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Mr. Douglas A. Scott and Mr. Christopher Browne


The Pacific region was settled thousands of years ago, predominantly by Melanesian people in Papua New Guinea, Solomon Islands, and Vanuatu; Micronesians in Kiribati; both Melanesians and Micronesians in Fiji; and Polynesians in Tonga and Western Samoa. Most of the inhabitants resided in closely knit coastal communities, which were governed by powerful local chiefs. Fertile soil, except on coral atolls, and plentiful fish enabled living standards to be kept above subsistence levels in these economies. An ample diet, in terms of calories and protein, and a generally equable climate contributed to relatively long life expectancy. Explorers from Spain and Portugal in the sixteenth century, from the Netherlands in the seventeenth century, and from the United Kingdom in the eighteenth century were primarily interested in trade in precious metals and spices. Except for the spread of diseases, against which local inhabitants lacked immunity, the life of the region was unaffected by these contacts.

Jean-François Thony


1.1. Countries recognize that strong regional and international cooperation on cross-border transactions, including the implementation of best practices concerning information sharing in criminal matters, are needed if they are to be successful in combating money laundering (ML) and the financing of terrorism (FT).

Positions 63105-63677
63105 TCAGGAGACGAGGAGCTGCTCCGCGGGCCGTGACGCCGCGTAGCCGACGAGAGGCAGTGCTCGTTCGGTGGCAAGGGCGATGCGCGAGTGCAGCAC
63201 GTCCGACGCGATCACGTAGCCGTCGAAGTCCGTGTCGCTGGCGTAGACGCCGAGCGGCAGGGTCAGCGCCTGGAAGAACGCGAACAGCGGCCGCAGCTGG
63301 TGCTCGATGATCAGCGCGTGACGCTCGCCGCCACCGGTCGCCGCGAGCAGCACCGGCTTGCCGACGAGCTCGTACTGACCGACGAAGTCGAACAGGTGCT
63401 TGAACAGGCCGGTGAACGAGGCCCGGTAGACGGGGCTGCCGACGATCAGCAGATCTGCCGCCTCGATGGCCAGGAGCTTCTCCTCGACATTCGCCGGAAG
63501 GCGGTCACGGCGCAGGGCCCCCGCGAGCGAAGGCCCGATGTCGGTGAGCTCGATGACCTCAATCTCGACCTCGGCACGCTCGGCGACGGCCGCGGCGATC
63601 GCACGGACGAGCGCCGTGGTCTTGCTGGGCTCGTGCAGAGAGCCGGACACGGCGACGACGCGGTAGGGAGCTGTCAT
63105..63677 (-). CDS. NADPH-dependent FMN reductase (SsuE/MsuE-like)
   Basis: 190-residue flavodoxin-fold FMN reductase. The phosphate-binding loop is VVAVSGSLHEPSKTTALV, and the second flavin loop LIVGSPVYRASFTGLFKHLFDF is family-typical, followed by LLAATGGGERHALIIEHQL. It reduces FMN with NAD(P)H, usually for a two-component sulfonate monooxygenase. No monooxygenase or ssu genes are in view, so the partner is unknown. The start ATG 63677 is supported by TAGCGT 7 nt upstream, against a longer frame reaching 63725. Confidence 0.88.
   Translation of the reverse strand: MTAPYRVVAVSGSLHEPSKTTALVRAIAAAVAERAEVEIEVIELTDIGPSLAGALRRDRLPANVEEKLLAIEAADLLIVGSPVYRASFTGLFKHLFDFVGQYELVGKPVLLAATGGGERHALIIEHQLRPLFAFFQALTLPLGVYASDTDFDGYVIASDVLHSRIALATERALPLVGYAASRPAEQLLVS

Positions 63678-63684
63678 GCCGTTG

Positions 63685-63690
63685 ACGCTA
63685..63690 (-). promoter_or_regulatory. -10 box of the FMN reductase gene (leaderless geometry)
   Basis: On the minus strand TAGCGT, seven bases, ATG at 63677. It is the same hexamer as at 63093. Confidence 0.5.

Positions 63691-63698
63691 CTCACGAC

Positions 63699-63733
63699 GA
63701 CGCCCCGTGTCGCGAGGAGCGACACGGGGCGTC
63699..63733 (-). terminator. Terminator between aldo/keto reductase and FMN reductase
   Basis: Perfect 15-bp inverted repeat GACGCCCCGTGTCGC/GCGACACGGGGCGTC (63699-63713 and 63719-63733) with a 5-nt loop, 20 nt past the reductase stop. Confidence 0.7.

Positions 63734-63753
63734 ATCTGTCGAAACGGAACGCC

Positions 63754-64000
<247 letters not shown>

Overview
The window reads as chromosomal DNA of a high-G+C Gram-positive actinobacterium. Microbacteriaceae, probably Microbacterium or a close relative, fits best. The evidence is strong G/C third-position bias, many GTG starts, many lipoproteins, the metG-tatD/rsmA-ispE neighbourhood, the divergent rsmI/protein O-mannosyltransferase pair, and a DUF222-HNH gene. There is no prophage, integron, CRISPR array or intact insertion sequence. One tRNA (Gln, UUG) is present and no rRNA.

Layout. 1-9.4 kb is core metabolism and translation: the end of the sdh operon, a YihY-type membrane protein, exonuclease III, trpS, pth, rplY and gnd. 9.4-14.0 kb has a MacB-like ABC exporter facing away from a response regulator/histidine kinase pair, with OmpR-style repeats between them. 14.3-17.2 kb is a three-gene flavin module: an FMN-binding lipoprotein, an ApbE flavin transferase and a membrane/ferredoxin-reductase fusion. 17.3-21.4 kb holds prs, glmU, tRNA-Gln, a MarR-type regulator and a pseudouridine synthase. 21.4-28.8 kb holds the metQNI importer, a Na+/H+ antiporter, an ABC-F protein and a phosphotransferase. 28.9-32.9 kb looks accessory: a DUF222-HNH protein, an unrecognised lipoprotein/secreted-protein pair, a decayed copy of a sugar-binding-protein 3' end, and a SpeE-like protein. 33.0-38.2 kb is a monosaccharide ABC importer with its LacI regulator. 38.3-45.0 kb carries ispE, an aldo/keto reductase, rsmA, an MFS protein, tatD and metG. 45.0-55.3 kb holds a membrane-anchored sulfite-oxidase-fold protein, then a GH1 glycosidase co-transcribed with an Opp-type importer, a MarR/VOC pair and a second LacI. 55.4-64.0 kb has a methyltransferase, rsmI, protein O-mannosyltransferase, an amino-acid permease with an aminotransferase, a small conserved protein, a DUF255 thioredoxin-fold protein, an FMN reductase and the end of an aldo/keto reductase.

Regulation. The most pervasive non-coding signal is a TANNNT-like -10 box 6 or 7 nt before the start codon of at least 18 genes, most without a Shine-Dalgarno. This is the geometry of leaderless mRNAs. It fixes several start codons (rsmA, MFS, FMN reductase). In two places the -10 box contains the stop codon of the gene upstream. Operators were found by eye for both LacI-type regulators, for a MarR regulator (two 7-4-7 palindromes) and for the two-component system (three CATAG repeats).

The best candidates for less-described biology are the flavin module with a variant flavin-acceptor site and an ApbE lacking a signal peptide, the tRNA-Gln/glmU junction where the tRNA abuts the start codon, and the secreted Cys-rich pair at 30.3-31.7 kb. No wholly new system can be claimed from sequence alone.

Rochelle A. Deleveaux


1.1. The Commonwealth of The Bahamas is a sovereign nation, with a population of just over 300,000, lying southeast of the United States. There are some 30 inhabited islands out of a total of around 700. The two most populated are New Providence (with the capital, Nassau) and Grand Bahama.

Chris Gaskell


1.1. This chapter discusses the role of formal cooperation agreements in facilitating international regulatory cooperation. It does so drawing on the experience of the Australian Prudential Regulation Authority (APR A).